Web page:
London Has Fallen — Review
I joked to a friend not long ago that Gerard Butler probably can’t wait for ‘London Has Fallen’ to come out so that he can go back to being the guy who stars in regular old bad movies, as opposed to one being publicly ridiculed as exceptionally terrible and offensive. Well ‘London Has Fallen’ may not be the complete mess that ‘Gods of Egypt’ was, but it’s just about as politically incorrect. More on that soon…
The sequel to 2013's ‘Olympus Has Fallen,’ LHF wastes no time in getting the U.S. president (Aaron Eckhart) and his number one secret service agent (the drunk Scotsman from ‘300') over to England for the funeral of Britain’s prime minister. Of course the PM didn’t really die naturally, but was poisoned, so as to arrange for dozens of world leaders to be in one place for a calculated attack. It’s literally seconds after Team America gets out of the car from the airport in London that the shooting and explosions start. And you know how these things go from there…
The proficiency of the action filmmaking ended up being a nice surprise for me in watching this. There’s definitely some corny CGI in the instigating attack and a botched helicopter getaway but after that the action’s fairly well handled — not hyper-edited and even featuring some impressive long takes in the climax.
Now for the politics: so the bad guys are Middle-Eastern, which is generally steered away from in mainstream Hollywood entertainment (lately), what with all the old white actors on hand who aren’t going to offend anyone by orchestrating fictional terrorist plots. I’m not saying we shouldn’t have any movies with Muslim villains, but when Butler tells one of them on a walkie talkie to go back to “Fuck-Head-Istan” I start to worry about the reactions of the people who may be inclined to vote for Donald Trump. After this line Butler kills a helpless guy with a knife so his boss can hear it on the radio. Cause that’s what heroes do. Finally (spoilers here, if you care) the main villain is killed in a drone strike at the very end. Now beyond politics and intended realism of that scenario, it’s not exactly as dramatic as when the hero kills the villain, is it? After all, isn’t that the one guy we really want to see the hero dispose of?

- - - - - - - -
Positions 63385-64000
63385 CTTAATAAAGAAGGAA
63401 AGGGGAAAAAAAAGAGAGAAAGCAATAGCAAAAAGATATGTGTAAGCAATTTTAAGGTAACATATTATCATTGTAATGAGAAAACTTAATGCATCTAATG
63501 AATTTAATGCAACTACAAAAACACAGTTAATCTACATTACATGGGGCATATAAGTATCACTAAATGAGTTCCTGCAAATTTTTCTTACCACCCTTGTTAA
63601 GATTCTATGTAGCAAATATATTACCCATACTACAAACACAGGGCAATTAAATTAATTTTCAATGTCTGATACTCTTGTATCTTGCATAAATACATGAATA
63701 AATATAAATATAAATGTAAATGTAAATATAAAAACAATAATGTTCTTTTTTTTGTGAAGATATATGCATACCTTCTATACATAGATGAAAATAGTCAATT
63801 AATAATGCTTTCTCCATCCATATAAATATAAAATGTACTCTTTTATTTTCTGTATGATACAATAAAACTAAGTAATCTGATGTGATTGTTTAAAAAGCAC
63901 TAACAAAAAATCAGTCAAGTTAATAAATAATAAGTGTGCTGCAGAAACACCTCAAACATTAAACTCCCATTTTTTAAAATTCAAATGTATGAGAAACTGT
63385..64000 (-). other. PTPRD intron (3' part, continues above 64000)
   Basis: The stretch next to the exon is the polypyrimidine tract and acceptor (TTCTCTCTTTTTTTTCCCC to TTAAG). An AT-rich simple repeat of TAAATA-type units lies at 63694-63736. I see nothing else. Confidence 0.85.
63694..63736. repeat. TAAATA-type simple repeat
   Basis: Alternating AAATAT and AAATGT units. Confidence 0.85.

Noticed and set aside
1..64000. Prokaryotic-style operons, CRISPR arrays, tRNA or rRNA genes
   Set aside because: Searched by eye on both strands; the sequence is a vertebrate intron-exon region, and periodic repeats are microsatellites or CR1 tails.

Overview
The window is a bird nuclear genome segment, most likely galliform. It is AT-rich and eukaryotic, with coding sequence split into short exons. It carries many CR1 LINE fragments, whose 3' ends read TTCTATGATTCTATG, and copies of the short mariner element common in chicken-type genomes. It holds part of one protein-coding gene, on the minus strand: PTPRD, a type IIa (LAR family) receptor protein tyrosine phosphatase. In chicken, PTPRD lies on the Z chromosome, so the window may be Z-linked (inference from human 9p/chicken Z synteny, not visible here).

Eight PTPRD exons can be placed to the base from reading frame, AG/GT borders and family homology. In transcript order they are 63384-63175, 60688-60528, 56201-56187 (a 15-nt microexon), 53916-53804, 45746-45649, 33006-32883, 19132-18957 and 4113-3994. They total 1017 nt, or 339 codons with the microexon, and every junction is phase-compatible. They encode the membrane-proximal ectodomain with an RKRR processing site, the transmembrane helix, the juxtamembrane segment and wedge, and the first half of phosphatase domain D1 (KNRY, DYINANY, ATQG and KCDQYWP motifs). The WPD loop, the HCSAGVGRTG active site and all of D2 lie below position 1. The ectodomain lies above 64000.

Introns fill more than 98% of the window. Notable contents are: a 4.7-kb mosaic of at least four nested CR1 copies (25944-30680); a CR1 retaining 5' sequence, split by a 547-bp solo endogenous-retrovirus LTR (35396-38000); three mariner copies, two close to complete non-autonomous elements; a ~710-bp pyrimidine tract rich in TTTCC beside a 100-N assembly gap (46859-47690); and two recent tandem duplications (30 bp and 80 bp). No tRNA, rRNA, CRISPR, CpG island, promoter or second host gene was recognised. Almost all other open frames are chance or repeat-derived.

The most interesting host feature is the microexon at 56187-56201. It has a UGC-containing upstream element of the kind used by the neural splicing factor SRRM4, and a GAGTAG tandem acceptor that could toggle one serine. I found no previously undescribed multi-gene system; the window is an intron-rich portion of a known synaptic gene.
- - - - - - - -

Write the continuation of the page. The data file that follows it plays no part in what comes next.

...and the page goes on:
Anyway, the screenplay’s pretty typical, Gerard is a bad actor and his character practically a spoof version of John McClane with plenty of bad jokes to toss around. Just one final thing I’d like to bring up before you go back to forgetting this movie exists (Just never forget about ‘Gods of Egypt,’ okay? Cause then Hollywood wins.): there’s a moment in the first chase sequence when a motorcycle appears behind the presidential SUV. It looks like it’s following them, but the guy hasn’t even fired a shot yet when Gerard does a cool lean out the car door and shoots the poor sucker dead. I mean, it was a possible threat for sure, but couldn’t this guy have just been riding home from work or something? Or maybe running from the same terrorist threat as the president? You know, I guess I’m just saying be careful out there, people. And if you’re considering a motorcycle cruise round the city, maybe give it a quick Google first to make sure Gerard Butler’s not in town.
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